Fall panicum

Encyclopedia Article

Fall panicum                                    Panicum dichotomiflorum Michx.

Family:  Poaceae                                                             
Life cycle:  Annual
Native status:  Native to North America
Habitat:  Crop fields, waste areas                            

General description:  Erect to decumbent growth habit, reaching heights of 4 ft.  Stems often angled at nodes, resulting in ‘zig-zag’ growth habit.  Seedhead is a large, spreading panicle.

Key ID traits:  Hairy ligule; glabrous leaf sheaths and blades; swollen nodes; prominent light colored leaf midrib.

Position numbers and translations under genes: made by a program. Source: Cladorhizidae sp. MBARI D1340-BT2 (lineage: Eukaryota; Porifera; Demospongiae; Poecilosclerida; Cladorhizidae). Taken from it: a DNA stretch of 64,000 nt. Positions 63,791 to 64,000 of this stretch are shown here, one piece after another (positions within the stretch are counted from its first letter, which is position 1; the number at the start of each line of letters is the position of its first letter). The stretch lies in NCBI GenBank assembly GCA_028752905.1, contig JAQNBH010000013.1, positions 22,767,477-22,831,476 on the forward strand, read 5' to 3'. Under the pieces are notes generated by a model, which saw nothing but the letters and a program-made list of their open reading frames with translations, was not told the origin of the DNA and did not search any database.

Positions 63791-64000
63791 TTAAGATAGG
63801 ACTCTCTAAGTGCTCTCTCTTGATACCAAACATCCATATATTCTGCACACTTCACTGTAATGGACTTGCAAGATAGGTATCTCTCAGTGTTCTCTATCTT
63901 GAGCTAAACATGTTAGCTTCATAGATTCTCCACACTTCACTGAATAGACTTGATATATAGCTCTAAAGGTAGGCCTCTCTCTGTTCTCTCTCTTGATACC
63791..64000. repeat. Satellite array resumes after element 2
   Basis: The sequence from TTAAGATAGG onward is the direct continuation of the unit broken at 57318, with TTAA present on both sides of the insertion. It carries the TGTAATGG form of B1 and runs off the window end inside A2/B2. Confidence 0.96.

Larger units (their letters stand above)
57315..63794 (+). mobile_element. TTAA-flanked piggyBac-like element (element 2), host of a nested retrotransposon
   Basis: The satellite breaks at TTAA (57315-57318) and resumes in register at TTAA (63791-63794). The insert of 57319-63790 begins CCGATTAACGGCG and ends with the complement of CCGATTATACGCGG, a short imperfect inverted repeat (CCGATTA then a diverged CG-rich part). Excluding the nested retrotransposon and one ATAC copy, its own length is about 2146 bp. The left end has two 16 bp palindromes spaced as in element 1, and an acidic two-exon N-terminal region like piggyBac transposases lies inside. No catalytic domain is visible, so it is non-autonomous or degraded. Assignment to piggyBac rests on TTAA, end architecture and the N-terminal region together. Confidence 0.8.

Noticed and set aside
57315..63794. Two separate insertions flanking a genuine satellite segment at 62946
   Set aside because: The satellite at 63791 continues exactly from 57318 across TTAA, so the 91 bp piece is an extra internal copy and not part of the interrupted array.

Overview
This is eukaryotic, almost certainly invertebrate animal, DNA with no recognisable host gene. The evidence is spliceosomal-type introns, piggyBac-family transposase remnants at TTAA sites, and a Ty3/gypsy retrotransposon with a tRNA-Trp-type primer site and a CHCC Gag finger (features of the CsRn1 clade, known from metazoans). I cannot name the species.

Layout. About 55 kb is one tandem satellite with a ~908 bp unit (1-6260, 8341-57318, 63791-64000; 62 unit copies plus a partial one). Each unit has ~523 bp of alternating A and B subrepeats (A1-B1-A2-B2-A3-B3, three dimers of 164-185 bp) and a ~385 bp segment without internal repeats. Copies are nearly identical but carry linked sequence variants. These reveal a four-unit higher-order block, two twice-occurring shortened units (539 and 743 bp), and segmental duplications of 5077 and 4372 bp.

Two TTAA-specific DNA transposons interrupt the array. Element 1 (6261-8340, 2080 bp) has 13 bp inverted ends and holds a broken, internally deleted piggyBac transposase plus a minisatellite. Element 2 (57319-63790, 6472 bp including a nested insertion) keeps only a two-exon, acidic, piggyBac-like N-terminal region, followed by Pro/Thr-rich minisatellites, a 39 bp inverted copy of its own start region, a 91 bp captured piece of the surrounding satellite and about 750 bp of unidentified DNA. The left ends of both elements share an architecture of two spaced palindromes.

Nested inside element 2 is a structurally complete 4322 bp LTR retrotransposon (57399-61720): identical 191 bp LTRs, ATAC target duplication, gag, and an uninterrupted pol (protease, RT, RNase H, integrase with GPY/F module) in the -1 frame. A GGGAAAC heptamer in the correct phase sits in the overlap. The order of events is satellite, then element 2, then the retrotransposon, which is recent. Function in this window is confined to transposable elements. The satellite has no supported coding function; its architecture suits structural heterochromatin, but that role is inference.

Similar species:  Seedlings of green foxtail are similar to fall panicum in that they both have hairy ligules and lack hairs on leaf sheaths and blades.  The margins of green foxtail sheaths have hairs, whereas those of fall panicum don’t.

Miscellaneous:  Fall panicum became a significant problem in corn fields in the 1950’s when farmers relied heavily on the triazine herbicides (atrazine, simazine, etc.).  The introduction of amide herbicides (alachlor, metolachlor, etc.) greatly reduced its prevalence.  Fall panicum emerges later than the foxtails and woolly cupgrass, this provides the crop a headstart and reduces problems with fall panicum.  Now fall panicum is more of a problem in corn seed production due to lack of crop canopy.

Fall panicum lacks hair on the leaf sheaths and blades, and a hairy ligule.

The wide, light-colored mid-vein on fall panicum is a consistent trait for identifying fall panicum.

Patch of fall panicum with large panicles seedhead.